2023 in review: annual update from CEO Vern Long

An update on the progress achieved for the coffee industry in 2023

Coffee Jennifer Vern Long Chicago July2019 00004

World Coffee Research Chief Executive Officer Jennifer "Vern" Long. Photo by Global Coffee Report, 2019.

When looking back over a year as it comes to a close, you often find a particular memory or two upon which the entire year seems to hinge. Sometimes it’s a crisis— but sometimes it’s a quiet moment that somehow manages to shift your entire perception.

In March, I experienced one of those moments. We had just hired a new research scientist, a breeder named Robert Kawuki. I knew Robert as a researcher par excellence; a man who had helped orchestrate the modernization of one of Uganda’s most important food crop breeding programs—cassava—and had earned international respect for his work. We felt lucky to have hired him to join our growing coffee breeding team, which, in 2023 and 2024, is laying the foundation for the dawn of new opportunities for our industry.

Innovation allows us to define the world we want to live in and to use science as a tool to get us there.

What I hadn’t expected was to find myself in a conversation with Robert, a soft-spoken expert on cassava, learning about how his journey to coffee really began 85 years ago in a small rural village in Uganda called Kiryowa. Robert told me about how his grandfather, Ssalongo Paulo Kisalale Lukwago, then a farmer and agricultural officer at the Kawanda Agricultural Research Station in Uganda’s Wakiso District, foresaw the economic opportunity that coffee afforded families like his. He planted coffee trees and encouraged others to do so. Those trees, planted in rich Ugandan soil in 1938, partly paid for Robert’s education together with other grandchildren, especially during the times when civil strife and unemployment were hitting many families hard. Uninterrupted education paved the way for Robert to complete school and go on to become a renowned global scientist. In his grandfather’s words: “Coffee paid for your parents’ schooling and now your own. We should strive to keep this life possible and improve upon it.”

The story Robert shared with me was a profound reminder that both coffee and science have generational impacts—and that our work is inherently optimistic and forward-looking. Creating better coffee varieties gives farmers choices, fills consumers’ cups with joy, and creates the foundation for flourishing and sustainable coffee businesses for generations to come. In short, innovation allows us to define the world we want to live in and to use science as a tool to get us there.

In 2023, we continued our work to drive science-based solutions for coffee agriculture, with strong backing and support from WCR member companies and our research partners around the world. Heading into the new year, I am pleased to reflect upon the progress WCR has achieved in 2023 and some of what we have to look forward to over the next few months. Here are some our highlights from this year:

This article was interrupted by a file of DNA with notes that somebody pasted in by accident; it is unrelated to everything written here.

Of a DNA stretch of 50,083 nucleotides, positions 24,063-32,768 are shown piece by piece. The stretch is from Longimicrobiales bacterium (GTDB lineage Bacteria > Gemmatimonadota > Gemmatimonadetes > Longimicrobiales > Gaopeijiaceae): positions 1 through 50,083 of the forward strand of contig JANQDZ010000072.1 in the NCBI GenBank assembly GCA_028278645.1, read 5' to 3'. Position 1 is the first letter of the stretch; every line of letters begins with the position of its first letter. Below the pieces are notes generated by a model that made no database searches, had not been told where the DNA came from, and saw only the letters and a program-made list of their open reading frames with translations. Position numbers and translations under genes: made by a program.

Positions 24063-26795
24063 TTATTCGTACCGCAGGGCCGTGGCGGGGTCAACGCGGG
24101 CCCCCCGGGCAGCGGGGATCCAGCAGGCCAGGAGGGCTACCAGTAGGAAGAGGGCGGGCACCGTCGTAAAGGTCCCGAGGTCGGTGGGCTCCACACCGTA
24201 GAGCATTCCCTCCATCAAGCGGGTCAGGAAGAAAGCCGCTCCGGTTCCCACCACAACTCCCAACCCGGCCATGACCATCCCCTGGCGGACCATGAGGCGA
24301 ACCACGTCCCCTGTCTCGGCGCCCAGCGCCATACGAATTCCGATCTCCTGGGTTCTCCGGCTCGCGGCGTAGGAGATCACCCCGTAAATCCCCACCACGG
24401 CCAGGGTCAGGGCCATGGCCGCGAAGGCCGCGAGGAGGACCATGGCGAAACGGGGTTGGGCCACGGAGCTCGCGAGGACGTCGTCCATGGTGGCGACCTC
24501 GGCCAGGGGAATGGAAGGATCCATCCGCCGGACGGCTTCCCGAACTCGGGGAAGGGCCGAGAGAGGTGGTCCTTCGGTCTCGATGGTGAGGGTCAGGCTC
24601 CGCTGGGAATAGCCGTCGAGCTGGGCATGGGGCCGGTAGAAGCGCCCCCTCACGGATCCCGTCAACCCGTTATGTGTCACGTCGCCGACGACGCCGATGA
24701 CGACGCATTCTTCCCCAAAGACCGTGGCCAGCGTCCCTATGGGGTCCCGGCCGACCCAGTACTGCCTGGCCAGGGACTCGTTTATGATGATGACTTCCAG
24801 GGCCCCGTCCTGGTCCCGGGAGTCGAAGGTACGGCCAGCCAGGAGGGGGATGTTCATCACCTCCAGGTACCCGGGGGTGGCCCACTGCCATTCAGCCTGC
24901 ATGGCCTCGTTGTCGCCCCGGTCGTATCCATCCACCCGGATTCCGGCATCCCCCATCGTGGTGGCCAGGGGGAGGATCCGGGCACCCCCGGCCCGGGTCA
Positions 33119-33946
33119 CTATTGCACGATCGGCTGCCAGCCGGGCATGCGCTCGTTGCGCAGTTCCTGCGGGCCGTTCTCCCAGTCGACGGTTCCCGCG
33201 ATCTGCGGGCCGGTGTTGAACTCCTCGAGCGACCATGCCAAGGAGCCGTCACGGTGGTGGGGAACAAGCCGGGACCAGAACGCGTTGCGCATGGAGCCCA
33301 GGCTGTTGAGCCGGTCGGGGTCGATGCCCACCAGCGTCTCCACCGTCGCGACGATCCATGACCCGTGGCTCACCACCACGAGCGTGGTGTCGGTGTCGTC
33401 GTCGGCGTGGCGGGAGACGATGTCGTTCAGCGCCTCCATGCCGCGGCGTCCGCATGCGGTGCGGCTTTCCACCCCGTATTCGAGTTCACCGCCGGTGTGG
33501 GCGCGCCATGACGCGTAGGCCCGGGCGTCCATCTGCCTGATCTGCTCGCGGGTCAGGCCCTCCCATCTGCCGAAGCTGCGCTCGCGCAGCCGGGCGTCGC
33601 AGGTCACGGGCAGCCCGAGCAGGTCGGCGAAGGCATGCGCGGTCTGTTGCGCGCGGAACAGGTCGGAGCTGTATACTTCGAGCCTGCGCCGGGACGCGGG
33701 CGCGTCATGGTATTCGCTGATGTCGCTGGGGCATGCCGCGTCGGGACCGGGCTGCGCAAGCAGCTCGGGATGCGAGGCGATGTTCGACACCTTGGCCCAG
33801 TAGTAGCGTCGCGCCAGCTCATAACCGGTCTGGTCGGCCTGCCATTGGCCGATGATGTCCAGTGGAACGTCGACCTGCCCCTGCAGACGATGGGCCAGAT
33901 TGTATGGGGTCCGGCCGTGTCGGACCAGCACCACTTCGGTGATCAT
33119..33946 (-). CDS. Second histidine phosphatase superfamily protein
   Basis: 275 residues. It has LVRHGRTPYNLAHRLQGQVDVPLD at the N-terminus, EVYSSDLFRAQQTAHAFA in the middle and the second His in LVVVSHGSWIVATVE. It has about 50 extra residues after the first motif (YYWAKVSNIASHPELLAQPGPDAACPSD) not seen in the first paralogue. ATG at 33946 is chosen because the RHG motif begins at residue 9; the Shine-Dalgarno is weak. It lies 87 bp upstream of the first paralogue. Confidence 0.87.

These are thrilling successes. At the same time, we also know that innovation requires intensified investment to catalyze positive change at scale. In 2023, we quantified coffee’s innovation investment gap. It’s no surprise the gap is large—our crop requires $452 million USD/year over the coming decade to sustain production in the face of the climate crisis. So we must think differently. We need the coffee industry to redouble its commitment to agricultural innovation, and for its leaders to become champions who advocate for greater investment of public sector funds for key origins including Ethiopia and priority research needs, like developing global tools to support faster, better, and more affordable coffee breeding.

In 2024, we look forward to building on the momentum we gained over the last year. Through commitments from our member companies and new U.S. government funding, WCR’s revenue will grow 36% in 2024, enabling us to launch a global robusta breeding network that will make hundreds of new robusta crosses, transforming the opportunities for robusta farmers like Robert’s grandfather.

In addition, we will continue our work to ensure that the Innovea global breeding network can deliver climate-resilient, high-quality arabica varieties and that high-volume nurseries in Latin America and Uganda can sell healthy, genetically conforming trees. We are also excited next year about a partnership with the International Center for Tropical Agriculture (CIAT) that will allow us to combine data from the world’s largest coffee variety trial, WCR’s International Multilocation Variety Trial (IMLVT) network, with CIAT’s climate modeling data to make for the first time best-bet, climate-resilient variety recommendations for farmers and industry for the first time.

But our work doesn’t stop with research. While Robert and the rest of our world-class breeding and R&D team are working on all this, my priority is to engage industry and governments in Europe, Japan, Canada, and the U.S. to close coffee’s $452 million USD/year investment gap.

As I look ahead to the transformational impact that our programs are poised to have on coffee production worldwide in the coming decades, I can’t imagine a more fitting way to honor the wish of Robert’s grandfather and millions of coffee producers worldwide—to “keep this life possible.”